Case Study: United Way of Long Island, Deer Park, NY
DOE Zero Energy Ready Home 2016 Grand Winner – Innovation in Affordable Homes

Featuring:
- Two layers of .75” polyiso insulation
- Photovoltaic solar panels
- Furring strips


- ENERGY STAR appliances
- Vinyl-framed double-pane windows
- Low-VOC paint and finishes

  2016 Grand Winner - United Way of Long Island

2016 Grand Winner - United Way of Long Island

“Since 2008, the U.S. Department of Energy’s (DOE) Zero Energy Ready Home program has recognized hundreds of leading builders for their achievements in energy efficiency, resulting in over 14,000 energy efficient homes and millions of dollars in energy savings.”
— U.S Department of Energy
 

Shelter Dynamics & Green Builder Media: Net Zero Tiny Houses

The tiny house movement exemplifies a growing awareness of the consequences of global consumption and the need to reduce one’s own carbon footprint. As the tiny house market grows, innovative builders and organizations are raising the bar in terms of creating housing that combines sustainability, functionality and artistry.  

Case Study: Arc House – A Resilient Prototype
By Shelter Dynamics, Green Builder Media, Align 3D & Kitcheneering 


- Advanced windows
- Integrated solar with battery storage
- Passive solar design
- Energy use feedback

Featuring:
- Two layers of polyiso insulation
- Acrylic roof coating
- Built-in awnings
- Efficient HVAC & appliances

  Arc House, by Shelter Dynamics – A Resilient Prototype

Arc House, by Shelter Dynamics – A Resilient Prototype

“A new dwelling concept that combines the economy and simplicity of tiny house living with cutting edge building science. A home that is smart, self-sufficient, and compact.”
— Green Builder Media
 

Plastics Make It Possible: A Tiny House That’s Big on Energy Efficiency

Plastics Make It Possible is an online platform intended to highlight plastic innovations around the world. In collaboration with Zach Giffin from FYI Network’s “Tiny House Nation,” Plastics Make It Possible constructed an energy efficient tiny house using plastic building products in order to demonstrate how modern building materials can improve a home’s energy efficiency.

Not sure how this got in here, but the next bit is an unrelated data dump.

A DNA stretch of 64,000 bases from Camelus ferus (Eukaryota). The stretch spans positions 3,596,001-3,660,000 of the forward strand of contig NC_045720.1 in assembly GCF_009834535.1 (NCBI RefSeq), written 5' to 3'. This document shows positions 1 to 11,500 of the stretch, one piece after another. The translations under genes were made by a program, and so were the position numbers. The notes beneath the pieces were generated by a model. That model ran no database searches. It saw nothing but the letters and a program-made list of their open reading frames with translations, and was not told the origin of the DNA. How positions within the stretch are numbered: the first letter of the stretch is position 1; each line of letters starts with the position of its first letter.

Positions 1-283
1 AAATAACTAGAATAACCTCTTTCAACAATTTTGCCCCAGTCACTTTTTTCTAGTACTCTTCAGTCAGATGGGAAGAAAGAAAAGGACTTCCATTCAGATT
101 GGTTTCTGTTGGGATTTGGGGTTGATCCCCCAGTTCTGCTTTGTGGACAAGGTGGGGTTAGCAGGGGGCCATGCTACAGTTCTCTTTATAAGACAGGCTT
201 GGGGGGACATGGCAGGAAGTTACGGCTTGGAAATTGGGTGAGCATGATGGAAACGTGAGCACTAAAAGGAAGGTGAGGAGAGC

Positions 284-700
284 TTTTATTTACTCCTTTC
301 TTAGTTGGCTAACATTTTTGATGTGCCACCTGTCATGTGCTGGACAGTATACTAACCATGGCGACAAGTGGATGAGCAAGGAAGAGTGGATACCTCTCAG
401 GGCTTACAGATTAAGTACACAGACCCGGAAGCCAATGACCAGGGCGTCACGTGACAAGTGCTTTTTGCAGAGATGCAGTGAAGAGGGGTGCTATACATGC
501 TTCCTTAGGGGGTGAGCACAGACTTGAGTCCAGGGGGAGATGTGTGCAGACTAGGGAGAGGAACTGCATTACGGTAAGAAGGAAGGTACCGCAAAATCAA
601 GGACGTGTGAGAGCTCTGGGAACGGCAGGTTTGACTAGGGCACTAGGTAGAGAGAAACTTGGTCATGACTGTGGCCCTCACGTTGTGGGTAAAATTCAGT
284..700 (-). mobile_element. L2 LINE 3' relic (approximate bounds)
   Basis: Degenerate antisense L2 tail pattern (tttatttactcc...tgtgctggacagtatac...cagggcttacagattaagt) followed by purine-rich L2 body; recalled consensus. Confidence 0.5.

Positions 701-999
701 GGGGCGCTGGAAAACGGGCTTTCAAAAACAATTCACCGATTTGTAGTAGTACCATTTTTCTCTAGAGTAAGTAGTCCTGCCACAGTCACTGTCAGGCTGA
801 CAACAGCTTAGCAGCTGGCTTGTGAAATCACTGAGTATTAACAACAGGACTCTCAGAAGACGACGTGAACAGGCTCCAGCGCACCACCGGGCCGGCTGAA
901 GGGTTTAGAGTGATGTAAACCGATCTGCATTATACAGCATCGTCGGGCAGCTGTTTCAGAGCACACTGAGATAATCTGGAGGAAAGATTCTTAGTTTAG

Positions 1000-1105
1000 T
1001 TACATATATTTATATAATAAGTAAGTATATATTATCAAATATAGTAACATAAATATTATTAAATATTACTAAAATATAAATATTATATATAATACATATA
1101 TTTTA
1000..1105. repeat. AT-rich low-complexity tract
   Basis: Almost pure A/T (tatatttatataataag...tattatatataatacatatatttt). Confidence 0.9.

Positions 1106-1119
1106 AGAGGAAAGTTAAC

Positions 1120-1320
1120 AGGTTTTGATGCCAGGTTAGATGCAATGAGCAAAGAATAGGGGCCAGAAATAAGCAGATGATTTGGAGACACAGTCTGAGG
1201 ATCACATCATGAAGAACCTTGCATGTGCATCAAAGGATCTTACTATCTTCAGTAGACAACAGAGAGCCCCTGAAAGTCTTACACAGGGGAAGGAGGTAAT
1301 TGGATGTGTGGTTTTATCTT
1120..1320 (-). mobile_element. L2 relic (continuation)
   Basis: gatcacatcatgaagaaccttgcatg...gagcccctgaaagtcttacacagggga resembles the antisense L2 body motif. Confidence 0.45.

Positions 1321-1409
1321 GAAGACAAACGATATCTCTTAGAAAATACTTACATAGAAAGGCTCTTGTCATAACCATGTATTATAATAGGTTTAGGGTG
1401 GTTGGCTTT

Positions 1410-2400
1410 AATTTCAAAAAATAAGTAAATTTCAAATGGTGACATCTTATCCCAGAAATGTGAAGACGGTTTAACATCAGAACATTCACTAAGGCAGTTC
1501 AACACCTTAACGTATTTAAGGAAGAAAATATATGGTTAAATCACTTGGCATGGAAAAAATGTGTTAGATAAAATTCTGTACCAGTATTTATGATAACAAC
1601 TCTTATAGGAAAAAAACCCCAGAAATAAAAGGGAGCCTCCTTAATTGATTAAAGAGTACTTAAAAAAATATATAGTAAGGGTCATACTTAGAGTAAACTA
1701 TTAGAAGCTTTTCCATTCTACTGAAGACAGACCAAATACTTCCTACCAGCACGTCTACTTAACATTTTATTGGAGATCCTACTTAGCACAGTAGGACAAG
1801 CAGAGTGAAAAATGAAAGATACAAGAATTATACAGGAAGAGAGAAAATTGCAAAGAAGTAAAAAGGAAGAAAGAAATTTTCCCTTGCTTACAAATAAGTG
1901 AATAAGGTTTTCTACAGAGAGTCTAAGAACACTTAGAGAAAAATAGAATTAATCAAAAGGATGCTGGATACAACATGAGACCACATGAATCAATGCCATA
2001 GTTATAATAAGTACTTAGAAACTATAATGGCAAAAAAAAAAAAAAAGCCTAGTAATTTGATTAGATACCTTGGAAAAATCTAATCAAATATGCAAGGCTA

Tiny House.jpg
“From more fuel-efficient cars to minimalist packaging to energy saving building products, innovations in plastics have helped us do more in our lives with less impact on the environment. By enabling advances in global sustainability, modern plastics profoundly improved our ability to create a better life while caring for the future.”
— Plastics Make it Possible
 

Zero Energy Project

This non-profit educational organization offers tools, resources & information on zero energy for residential and commercial buildings.  Through taking meaningful steps towards building net zero energy homes, Zero Energy Project envisions a time when homes and buildings are able to produce more energy than they consume.

  After Net Zero Deep Energy Retrofit - White Claw Farm

After Net Zero Deep Energy Retrofit - White Claw Farm

Case study: West Tisbury, MA
Zero Energy Renovation Project – White Claw Farm

Featuring: 
3” polyiso wall insulation
Photovoltaic solar panels
Energy Star appliances
Three/fourths ton ducted heat pump
Heavily insulated and sealed ducts
Ventilation at 90%
LED lighting
Low-flow showerheads

“The mission of the Zero Energy Project is to provide information and education to prospective home buyers, builders, designers, real estate professionals and advocates about zero net energy homes and to advance the prevalence of these homes in the mainstream housing market.”
— Zero Energy Project

Sustainable Design Initiatives: Planning for Success

 

The American Institute of Architects: AIA 2030 Commitment

The 2030 Challenge.png

The AIA 2030 Commitment supports Architecture 2030’s ‘2030 Challenge’ by providing simple metrics and a streamlined set of confidential data to the firms that have pledged their participation to this initiative that seeks to create a carbon-neutral society by 2030. 

2016 Progress Report:

  • Average energy savings of 42%
  • 6 firms achieved energy savings of 70%
  • 15% increase in number of reporting firms (overall signatories more than 400)
  • 33% increase in reported projects